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Collapse Issue 549:<br />25 Jul 2022<br />_____________Issue 549:
25 Jul 2022
Collapse  NEWS NEWS
Umina loses its last bank branch
Census figures show increased skew to older age
Bruce Judd celebrates 93rd birthday
Brigade members help a neighbour
Dr Reid visits CWA branch
Beekeepers urged to remain vigilant
Missing children found
Trees planted in Lone Pine Ave for National Tree Day
Council plants dune vegetation for National Tree Day
Umina man wins $2.6 million
Retired principal to stand for Legislative Council
Garbage truck dumps its load in Ettalong
Woytopia festival stalls available
Council to discuss including youth in community life
Queen Jubilee grant for mature waterfront fig tree
Clean4Shore removes polystyrene from Patonga
Community spirit shown in beach clean-up
Historic ferry 'in action again'
Greens ask Minister for immediate council elections
CWA branch attends inquiry into homelessness
CWA branch sells jams through local cafe
Take care around schools, Crouch urges
Wettest year recorded in 18 years
Review sought of Paton St refusal
ACF branch calls for Austin Butler sale to be rescinded
Petition started for Ettalong foreshore lighting
Approval granted for 273 Peninsula trees
Feature native vegetation for a better business plan
Council should have started rock pool safety work
Will history repeat itself?
Work at aged care home continues despite rain
Aged care home suffers virus outbreak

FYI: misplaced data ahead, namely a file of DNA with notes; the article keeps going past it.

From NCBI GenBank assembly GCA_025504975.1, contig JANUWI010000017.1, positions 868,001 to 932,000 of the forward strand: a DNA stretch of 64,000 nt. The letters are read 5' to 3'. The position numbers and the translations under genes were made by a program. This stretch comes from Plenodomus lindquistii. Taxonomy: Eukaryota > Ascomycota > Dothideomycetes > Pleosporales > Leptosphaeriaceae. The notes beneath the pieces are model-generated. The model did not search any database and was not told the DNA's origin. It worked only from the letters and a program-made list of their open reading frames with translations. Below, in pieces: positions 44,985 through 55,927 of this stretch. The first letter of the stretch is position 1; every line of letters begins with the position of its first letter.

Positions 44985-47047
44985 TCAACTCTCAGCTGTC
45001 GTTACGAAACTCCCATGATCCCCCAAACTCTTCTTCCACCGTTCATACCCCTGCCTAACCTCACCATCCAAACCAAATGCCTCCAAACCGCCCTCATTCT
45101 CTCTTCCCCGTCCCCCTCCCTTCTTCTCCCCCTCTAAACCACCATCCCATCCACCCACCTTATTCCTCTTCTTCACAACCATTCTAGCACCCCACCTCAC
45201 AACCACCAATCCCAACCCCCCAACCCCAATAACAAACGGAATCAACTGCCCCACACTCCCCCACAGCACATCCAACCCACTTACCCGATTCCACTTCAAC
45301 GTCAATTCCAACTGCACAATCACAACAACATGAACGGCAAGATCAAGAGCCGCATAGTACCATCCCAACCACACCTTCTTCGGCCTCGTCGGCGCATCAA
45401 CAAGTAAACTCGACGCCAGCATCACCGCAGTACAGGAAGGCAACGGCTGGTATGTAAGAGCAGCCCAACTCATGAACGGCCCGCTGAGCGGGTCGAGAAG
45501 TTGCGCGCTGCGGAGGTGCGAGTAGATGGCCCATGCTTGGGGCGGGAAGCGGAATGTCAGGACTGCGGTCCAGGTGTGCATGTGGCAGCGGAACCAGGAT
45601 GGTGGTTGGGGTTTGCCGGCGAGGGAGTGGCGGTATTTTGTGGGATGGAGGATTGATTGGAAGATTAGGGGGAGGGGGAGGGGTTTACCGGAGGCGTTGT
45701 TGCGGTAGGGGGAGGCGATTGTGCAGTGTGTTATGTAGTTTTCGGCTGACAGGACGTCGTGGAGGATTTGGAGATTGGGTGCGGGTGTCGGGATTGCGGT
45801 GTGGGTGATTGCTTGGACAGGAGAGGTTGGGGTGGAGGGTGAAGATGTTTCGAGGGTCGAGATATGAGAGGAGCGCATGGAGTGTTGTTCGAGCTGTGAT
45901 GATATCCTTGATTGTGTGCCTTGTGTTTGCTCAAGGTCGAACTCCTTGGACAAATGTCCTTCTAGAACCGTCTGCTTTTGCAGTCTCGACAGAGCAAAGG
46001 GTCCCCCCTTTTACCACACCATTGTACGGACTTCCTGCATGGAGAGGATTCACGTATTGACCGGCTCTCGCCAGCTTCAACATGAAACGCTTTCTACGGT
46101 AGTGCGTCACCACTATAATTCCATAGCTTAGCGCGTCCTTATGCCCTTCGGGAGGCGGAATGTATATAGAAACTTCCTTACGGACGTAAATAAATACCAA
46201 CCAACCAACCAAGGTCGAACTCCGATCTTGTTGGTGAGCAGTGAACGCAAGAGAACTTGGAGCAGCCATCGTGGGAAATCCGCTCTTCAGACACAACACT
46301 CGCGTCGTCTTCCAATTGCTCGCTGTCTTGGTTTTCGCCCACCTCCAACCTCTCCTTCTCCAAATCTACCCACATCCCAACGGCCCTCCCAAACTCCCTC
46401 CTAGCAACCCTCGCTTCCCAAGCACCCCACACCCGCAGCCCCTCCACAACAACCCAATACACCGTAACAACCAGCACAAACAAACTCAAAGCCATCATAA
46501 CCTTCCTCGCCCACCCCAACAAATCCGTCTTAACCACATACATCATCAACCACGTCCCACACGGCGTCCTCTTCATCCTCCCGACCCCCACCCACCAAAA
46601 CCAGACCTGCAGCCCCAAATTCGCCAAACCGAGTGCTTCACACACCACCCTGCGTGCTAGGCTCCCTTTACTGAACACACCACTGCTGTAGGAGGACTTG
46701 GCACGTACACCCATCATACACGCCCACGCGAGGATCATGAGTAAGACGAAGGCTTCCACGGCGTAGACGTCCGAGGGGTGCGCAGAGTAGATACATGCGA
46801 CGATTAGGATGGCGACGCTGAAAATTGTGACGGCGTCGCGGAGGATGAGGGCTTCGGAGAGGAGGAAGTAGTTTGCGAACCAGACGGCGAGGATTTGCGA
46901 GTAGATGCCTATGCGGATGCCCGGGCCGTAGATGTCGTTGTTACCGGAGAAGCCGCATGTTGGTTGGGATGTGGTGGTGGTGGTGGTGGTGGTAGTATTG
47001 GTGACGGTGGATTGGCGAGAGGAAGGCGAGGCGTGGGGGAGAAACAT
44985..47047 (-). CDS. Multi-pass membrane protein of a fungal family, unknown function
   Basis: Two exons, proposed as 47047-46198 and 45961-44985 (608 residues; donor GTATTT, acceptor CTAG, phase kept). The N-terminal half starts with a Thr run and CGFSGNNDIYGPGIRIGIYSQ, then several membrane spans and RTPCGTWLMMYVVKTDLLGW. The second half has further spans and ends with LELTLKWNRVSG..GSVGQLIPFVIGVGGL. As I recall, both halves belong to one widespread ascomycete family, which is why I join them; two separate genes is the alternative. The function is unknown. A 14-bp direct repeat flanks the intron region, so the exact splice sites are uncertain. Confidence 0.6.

Central Coast Health provides boosters at Woy Woy
Mental health sessions offered
Collapse  ARTS ARTS
Pearl Beach Singers to hold concert
Little Theatre stages David Williamson's Travelling North
Winners of ephemeral art trail announced
Plenty of patchwork projects at crafts centre
Volunteers wanted for book fair
Teacher has baby girl
School raises seven times heart appeal target
Cheerleading team qualifies for national championships
Replacing lantana with local species
Daisy is Griffin of the Week
Designing and controlling their own models
Grandparents' day at St John's
School creates Year 2 Museum
Savannah is 14th in the state
Target program interviews to be held in August
Students prepare for Laycock St showcase
Preschool takes part in National Pyjama Week
Chickens at community childcare
Picnic lunch at Ettalong for Education Week
School athletics carnival postponed
Parents reminded to observe parking signage
President's Cup attracts 11 bridge pairs
Umina women finally complete Major Singles
Roosters to hold Old Boys Day
League Tag win against Terrigal
Surf clubs hold pool rescue championships
Applications open for netball representative season
Junior basketball season starts
Round one defeats in pennant competition
Presented with reserve champion prizes
Roosters' Reserves win Terrigal game
Softball registrations open
Swans presentation night
Touch coaches wanted for representative season
Soccer presentation postponed until October



Feature native vegetation for a better business plan

I refer to the alleged unauthorised poisoning of the majestic coastal banksias near the Atlantis Building at Ettalong.

There's always a reason (as pathetic as it may be) for such an extreme and illegal act.

You've got to ask why take such a risk of being caught for this type of criminal activity.